Fermentation: Ancient Wisdom Meets Modern Health Science
What is Food Fermentation?
A food-preparation technique dating back to ancient times, fermentation has been traditionally used to preserve fresh foods and improve their shelf life, increase nutrient density, and enhance flavour. Many well-known fermented foods and beverages (i.e. apple cider vinegar, olives, miso) have also been shown to contain health-promoting phytonutrients, especially polyphenols.1 These potent bioactive compounds have antioxidant properties which protect the body from free radical damage, build immunity, provide energy, and have anti-inflammatory properties.2 A diet high in fermented food has been linked to longevity and prolonged good health in many cultures worldwide, namely the Bulgarian, Hunza, Japanese, and others.3
Food fermentation processes can utilize a wide range of microbes (friendly yeast, molds and bacteria) to achieve the desired physical change to the food or beverage. Depending on the type of end product intended, a wide variety of microbes have been and still are successfully used by many different cultures around the world. Some common examples of these microbes include the mold used to make blue cheese, yeast used to make beer, bacteria for kefir or yogurt, and both bacteria and yeast to make soy sauce.4
Fermentation of SuperFoods – A Great Idea!
In modern-day fermentation processes, fermented superfoods including garlic, maca or turmeric powder (and many more) are produced by a host of similar, if not the same, friendly microbes used in ancient times. Enzymes produced by these beneficial microbes break down or predigest sugars, complex carbohydrate molecules and eliminate digestion-blocking factors found in many superfoods.5 This pre-digestion process significantly improves the body’s ability to assimilate the optimum nutritional value and promote gut health. Antioxidants and many other phytonutrients, naturally-occurring in these superfoods, are converted by friendly bacteria and other microbes into their “free” forms. This enhanced availability allows for more effective and efficient usage within the body2.
Fermented Superfoods Powders: New and Revolutionary
We are now able to both reap the benefits of ancestral fermentation methods and enjoy a variety of safe, convenient and easy-to-take superfood powders. Good-quality fermented superfood ingredients are created using a traditional yet “controlled” whole-food fermentation process. Controlled fermentation encourages the growth of particular microorganisms only to the point at which the desired effect is reached. This controlled process interrupts the fermentation at its optimal point, maximizing the beneficial food transformation and stabilizing the fermented superfood prior to drying.6
As an example, fermentation of cereal grasses (young wheat, barley, alfalfa, and oat plants) transforms and unlocks the nutrients held inside the difficult-to-digest cellulose plant fibre walls. Releasing a nutrient profile similar to dark leafy vegetables, fermented cereal grasses are rich in vitamin K, vitamin B’s, zinc, copper, potassium, manganese, calcium, iron, boron and the enzyme SOD. These young grasses are also high in free amino acids (about 30% by weight), plus chlorophyll. They also contain approximately 40% fibre, both the soluble and insoluble varieties, a key to promoting the healthy production of friendly gut microbes.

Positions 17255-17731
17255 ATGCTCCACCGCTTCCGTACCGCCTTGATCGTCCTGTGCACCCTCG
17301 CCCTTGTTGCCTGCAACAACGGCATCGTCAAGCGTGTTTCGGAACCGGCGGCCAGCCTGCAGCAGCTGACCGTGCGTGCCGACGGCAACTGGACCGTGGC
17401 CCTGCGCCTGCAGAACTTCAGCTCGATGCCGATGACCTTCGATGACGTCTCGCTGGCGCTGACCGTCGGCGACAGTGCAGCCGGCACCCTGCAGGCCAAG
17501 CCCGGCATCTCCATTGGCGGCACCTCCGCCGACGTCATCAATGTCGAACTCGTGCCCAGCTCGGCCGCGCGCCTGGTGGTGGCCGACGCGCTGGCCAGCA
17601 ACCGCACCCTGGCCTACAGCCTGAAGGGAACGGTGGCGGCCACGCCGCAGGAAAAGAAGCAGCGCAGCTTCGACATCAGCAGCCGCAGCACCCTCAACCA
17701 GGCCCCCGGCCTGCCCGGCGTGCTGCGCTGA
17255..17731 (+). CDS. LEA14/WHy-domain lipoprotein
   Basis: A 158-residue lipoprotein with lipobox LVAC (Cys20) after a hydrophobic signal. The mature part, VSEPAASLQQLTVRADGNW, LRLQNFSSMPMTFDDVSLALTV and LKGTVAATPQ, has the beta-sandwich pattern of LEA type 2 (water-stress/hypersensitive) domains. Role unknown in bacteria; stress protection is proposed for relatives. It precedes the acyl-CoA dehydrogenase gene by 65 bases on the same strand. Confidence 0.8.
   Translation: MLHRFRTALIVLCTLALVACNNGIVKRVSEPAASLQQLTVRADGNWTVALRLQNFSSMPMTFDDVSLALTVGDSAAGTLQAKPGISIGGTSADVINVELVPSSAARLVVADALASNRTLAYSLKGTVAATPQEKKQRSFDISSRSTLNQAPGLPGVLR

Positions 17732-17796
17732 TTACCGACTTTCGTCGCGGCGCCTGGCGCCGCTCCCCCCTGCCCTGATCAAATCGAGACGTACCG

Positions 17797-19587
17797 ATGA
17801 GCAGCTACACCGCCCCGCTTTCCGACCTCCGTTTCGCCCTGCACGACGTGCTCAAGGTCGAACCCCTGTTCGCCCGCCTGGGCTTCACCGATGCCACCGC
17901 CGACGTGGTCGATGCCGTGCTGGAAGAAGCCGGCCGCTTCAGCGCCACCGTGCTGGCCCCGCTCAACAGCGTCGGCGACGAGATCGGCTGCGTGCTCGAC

To ensure the highest-quality when selecting a fermented superfood powder, choose products which are organic, non-GMO, and gluten-free. Look for superfood cereal grasses (i.e. barley and wheat grasses) grown in Canada.
The results are in!
These days, modern health science is both validating and continuing to evolve many of the world’s food fermentation methods developed over hundreds of generations. We now have access to a great number of convenient bioavailable, nutrient-dense superfood products. It makes sense that the fermented food category now tops the 2019 list of trending superfood choices.7,8
Author: RoseMarie Pierce, B.Sc. Pharm., Holistic Pharmacist
RoseMarie Pierce earned her degree in Pharmacy from Dalhousie University in 1972. After extensive studies in herbology and nutritional medicine, RoseMarie integrated these disciplines with her pharmacy practice to become Canada’s first Holistic Pharmacist. She is recognized as one of Canada’s well-loved integrated health spokespeople and natural health educators. www.Holistic-Pharmacist.com
Author: RoseMarie Pierce, B.Sc. Pharm, on behave of Prairie Naturals Health Products Inc.
- Oboh, G et al. Changes in Polyphenols Distribution and Antioxidant Activity During Fermentation of Some Underutilized Legume. Food Science and Technology International. 2009;15: 41-46.
- Cardona, F et al. Benefits of polyphenols on gut microbiota and implications in human health. The J. of Nut Biochem. Volume 24, Issue *, Aug 2013, Pages 1415-1422 https://www.sciencedirect.com/journal/the-journal-of-nutritional-biochemistry/vol/24/issue/8
- Chilton, S et al. Inclusion of Fermented Foods in Food Guides around the World. Nutrients. 2015 Jan; 7(1): 390–404. https://www.ncbi.nlm.nih.gov/pmc/articles/PMC4303846/
- Rezac, S et al. Fermented Foods as a Dietary Source of Live Organisms. Front in Microbiol, 2018; 9:1785. https://www.ncbi.nlm.nih.gov/pmc/articles/PMC6117398/
- Reddy, N.R., Pierson, M.D. Reduction in antinutritional and toxic components in plant foods by fermentation. Food Res Int’l, Volume 27, Issue 3, 1994, pg. 281-290 https://wwsciencedirect.com/science/article/pii/0963996994900965
- Borresen, Erica et al. Fermented Foods: Patented Approaches and Formulations for Nutritional Supplementation and Health Promotion. Pat Food Nutr Agric. 2012 Aug; 4(2): 134-140 https://www.ncbi.nlm.nih.gov/pmc/articles/PMC5175401/